Is it silly to launch an architecture magazine with a 2,000-year-old premise?

Anyone who's lived through architecture school will remember, undoubtedly with great joy, the assignment from Marcus Vitruvius Pollio's De architectura , the oldest surviving book on architecture. Vitruvius, for those who missed class that day, was a practicing architect and contemporary of the Roman emperor Augustus. His book sets forth three essential qualities for architecture: utilitas, firmitas , and venustas —commodity, firmness, and delight, in the earliest English translation from the 17th century. Fast forward through titanic changes in every aspect of human existence, and no one's come up with a better definition of architecture and the responsibilities of a practicing architect. It'll do for ARCHITECT.

Translating Vitruvius into an architecture magazine is a complex task—whether the starting point is the original Latin or Jacobean English. The words commodity, firmness, and delight meant one thing in the 1600s; now they suggest different meanings, not all of them polite. Instead, today's architects say program, structure, and design, which can be confusingly technical, but are much safer to use in the company of clients. I think Vitruvius would understand.

For a magazine editor, it's tempting to skip the translation and let the buildings do the talking. The old-school method of architectural journalism is all about the building review, a story type with a fixed kit of parts: 1,000 words or so of muted criticism, a few presentation drawings, and a suite of photographs taken at sunrise or sunset, with no people in the way.

The ARCHITECT creative team includes (from left) graphic designers Kristen Spilman and Abbott Miller of Pentagram and editors Ned Cramer, Hannah McCann, and Braulio Agnese of Hanley Wood. Not pictured: a remarkable group of creative, technical, and business experts at Pentagram and Hanley Wood who have shepherded the magazine and accompanying website into being.

The ARCHITECT creative team includes (from left) graphic designers Kristen Spilman and Abbott Miller of Pentagram and editors Ned Cramer, Hannah McCann, and Braulio Agnese of Hanley Wood. Not pictured: a remarkable group of creative, technical, and business experts at Pentagram and Hanley Wood who have shepherded the magazine and accompanying website into being.

Credit: Nancy Froehlich

In this model, the design media habitually compete to publish the latest projects by the hottest designers, giving the occasional nod to large firms and emerging practitioners. But no matter the subject, a design review tells only one side of the story. You don't need Vitruvius to tell you which one.

Architectural journalism can serve the profession better by voicing the complexities, values, and concerns of the discipline itself. Every architect knows that architecture is more than just a synonym for a building, and that a building is more than just a beautiful object. ARCHITECT will portray architecture from multiple perspectives, not just as a succession of high-profile projects, glowingly photographed and critiqued, but as a technical and creative process, and as a community.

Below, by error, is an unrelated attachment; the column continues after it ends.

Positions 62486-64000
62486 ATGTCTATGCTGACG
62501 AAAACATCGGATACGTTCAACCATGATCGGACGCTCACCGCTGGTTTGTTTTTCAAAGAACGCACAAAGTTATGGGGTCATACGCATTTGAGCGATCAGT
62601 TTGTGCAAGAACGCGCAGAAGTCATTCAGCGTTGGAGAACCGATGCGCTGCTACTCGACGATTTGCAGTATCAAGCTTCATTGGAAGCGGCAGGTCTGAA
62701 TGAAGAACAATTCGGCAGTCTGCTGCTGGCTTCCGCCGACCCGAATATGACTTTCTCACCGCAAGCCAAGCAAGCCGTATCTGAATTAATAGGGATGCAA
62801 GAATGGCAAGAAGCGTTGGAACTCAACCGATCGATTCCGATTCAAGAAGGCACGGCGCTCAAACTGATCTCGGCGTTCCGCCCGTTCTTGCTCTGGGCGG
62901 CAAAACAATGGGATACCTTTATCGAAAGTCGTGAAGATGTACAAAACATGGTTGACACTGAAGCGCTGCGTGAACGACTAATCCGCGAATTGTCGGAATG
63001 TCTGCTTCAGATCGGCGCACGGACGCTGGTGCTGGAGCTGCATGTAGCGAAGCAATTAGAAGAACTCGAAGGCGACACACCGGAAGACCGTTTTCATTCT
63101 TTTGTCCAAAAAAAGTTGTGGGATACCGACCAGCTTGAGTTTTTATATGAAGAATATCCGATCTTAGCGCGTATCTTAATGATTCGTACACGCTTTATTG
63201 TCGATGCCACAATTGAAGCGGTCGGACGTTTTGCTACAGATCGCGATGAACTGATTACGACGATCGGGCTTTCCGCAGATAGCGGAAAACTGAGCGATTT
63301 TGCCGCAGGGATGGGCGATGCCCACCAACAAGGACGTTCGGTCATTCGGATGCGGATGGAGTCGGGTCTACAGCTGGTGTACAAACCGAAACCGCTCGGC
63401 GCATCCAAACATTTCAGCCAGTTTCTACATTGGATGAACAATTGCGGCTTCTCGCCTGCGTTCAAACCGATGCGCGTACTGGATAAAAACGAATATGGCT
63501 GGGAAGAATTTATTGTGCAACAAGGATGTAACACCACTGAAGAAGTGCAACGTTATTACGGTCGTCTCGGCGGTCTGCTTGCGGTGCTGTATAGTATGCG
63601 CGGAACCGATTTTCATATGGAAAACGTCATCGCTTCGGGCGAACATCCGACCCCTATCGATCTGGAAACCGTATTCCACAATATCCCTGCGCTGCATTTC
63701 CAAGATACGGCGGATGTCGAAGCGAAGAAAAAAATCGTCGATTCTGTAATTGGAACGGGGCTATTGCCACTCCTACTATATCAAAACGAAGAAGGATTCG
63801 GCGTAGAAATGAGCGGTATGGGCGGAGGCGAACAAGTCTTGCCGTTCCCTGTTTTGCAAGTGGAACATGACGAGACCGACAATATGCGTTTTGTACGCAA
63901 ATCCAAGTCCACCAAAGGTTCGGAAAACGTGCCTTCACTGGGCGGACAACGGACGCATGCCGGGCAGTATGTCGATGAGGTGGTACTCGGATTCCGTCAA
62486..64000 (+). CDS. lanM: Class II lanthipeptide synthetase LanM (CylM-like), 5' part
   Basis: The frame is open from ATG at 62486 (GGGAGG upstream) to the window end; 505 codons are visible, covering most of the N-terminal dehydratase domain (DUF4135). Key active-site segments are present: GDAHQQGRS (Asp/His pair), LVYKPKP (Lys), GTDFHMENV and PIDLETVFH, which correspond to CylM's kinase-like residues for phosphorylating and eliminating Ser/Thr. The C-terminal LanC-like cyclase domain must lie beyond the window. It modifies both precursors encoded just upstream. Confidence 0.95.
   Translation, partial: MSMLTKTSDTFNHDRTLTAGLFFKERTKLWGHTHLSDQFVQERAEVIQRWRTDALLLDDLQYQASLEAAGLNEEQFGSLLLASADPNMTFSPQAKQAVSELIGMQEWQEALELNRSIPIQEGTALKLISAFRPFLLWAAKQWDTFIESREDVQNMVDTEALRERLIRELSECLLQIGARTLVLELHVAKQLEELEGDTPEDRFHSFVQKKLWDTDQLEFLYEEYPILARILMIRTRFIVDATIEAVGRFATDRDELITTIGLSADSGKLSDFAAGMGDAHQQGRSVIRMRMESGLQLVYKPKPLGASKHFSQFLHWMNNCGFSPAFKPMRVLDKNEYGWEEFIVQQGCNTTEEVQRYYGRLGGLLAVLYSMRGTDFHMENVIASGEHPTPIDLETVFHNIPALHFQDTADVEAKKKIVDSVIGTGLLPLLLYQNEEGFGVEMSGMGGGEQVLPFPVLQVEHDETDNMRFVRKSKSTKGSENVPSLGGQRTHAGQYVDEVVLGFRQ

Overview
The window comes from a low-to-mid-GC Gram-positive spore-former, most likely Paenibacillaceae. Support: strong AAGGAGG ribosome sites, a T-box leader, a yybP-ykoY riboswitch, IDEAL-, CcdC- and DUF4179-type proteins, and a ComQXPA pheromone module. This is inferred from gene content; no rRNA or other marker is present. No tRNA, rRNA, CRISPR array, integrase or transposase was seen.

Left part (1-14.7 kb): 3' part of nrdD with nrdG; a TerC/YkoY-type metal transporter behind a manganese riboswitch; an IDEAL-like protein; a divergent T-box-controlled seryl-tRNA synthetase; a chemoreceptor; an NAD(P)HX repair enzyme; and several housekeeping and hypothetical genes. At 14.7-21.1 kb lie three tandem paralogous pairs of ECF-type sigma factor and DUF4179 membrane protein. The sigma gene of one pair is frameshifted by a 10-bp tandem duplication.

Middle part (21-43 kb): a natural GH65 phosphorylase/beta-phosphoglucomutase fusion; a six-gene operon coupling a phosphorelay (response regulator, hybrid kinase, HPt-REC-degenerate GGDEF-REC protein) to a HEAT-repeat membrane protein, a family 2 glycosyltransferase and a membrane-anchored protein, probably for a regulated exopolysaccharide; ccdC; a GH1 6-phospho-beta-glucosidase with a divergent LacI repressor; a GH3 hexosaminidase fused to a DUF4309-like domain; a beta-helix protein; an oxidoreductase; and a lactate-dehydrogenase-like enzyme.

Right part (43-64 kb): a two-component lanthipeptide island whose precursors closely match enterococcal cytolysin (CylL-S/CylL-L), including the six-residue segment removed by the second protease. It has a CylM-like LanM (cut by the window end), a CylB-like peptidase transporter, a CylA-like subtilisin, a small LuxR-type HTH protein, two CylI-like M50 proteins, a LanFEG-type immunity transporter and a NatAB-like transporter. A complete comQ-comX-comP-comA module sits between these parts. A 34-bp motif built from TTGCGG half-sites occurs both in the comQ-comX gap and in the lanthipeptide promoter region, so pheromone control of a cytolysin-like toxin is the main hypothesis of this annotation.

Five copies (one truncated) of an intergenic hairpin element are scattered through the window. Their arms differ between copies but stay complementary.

Because buildings do not spring from the ground, fully formed, ARCHITECT will celebrate the people—famous and otherwise—who get buildings built. Moreover, because the profession of architecture doesn't exist in a vacuum, ARCHITECT will introduce its readers not just to other architects, but to those strange creatures who labor on the periphery, such as contractors, real estate developers, and building-product manufacturers.

To be successful, ARCHITECT must be useful. In these pages, leading experts will share reliable advice about business development, building and information technology, practice management, and other subjects that don't fit the curriculum in architecture school.

We'll also try to entertain you. Our graphic designer, Abbott Miller of Pentagram, promises that every bit of this information will appear in an accessible and compelling format. In brief, ARCHITECT will use the language of design to engage a community of designers.

In my second year of architecture school, a professor told the assembled studio class, “You must take a position.” Her tone delivered a second message: “And if you don't, you're worthless.” The memory still upsets me. I'd like to think that questions are more important than conclusions. ARCHITECT is designed to be open-minded.

Instead of taking sides, ARCHITECT will provide forums for discussion. In print, on our website, and at events around the country, ARCHITECT offers every practitioner a standing invitation to share ideas and rally around issues of universal concern—from best practices in business to aspirations for society and the environment. Commodity, firmness, and delight are lofty goals, and ARCHITECT needs your participation to attain them. Join us every month for the making of a new ARCHITECT. Vitruvius will be there.

Hail and Farewell

As a new magazine arrives, an old one departs: In October 2006, Architecture published its final issue. The Architecture Home of the Year awards are slated to appear in the very next issue of ARCHITECT, and the P/A Awards will continue without interruption. This year's P/A jury met in October. For the results of their deliberations, look to the January 2007 issue of ARCHITECT. A call for entries for the 55th annual awards will soon follow.

The November/December issue of Architectural Lighting, sister magazine of Architecture, and now of ARCHITECT, will appear as scheduled, under the thoughtful direction of editor Elizabeth Donoff.


Editor in Chief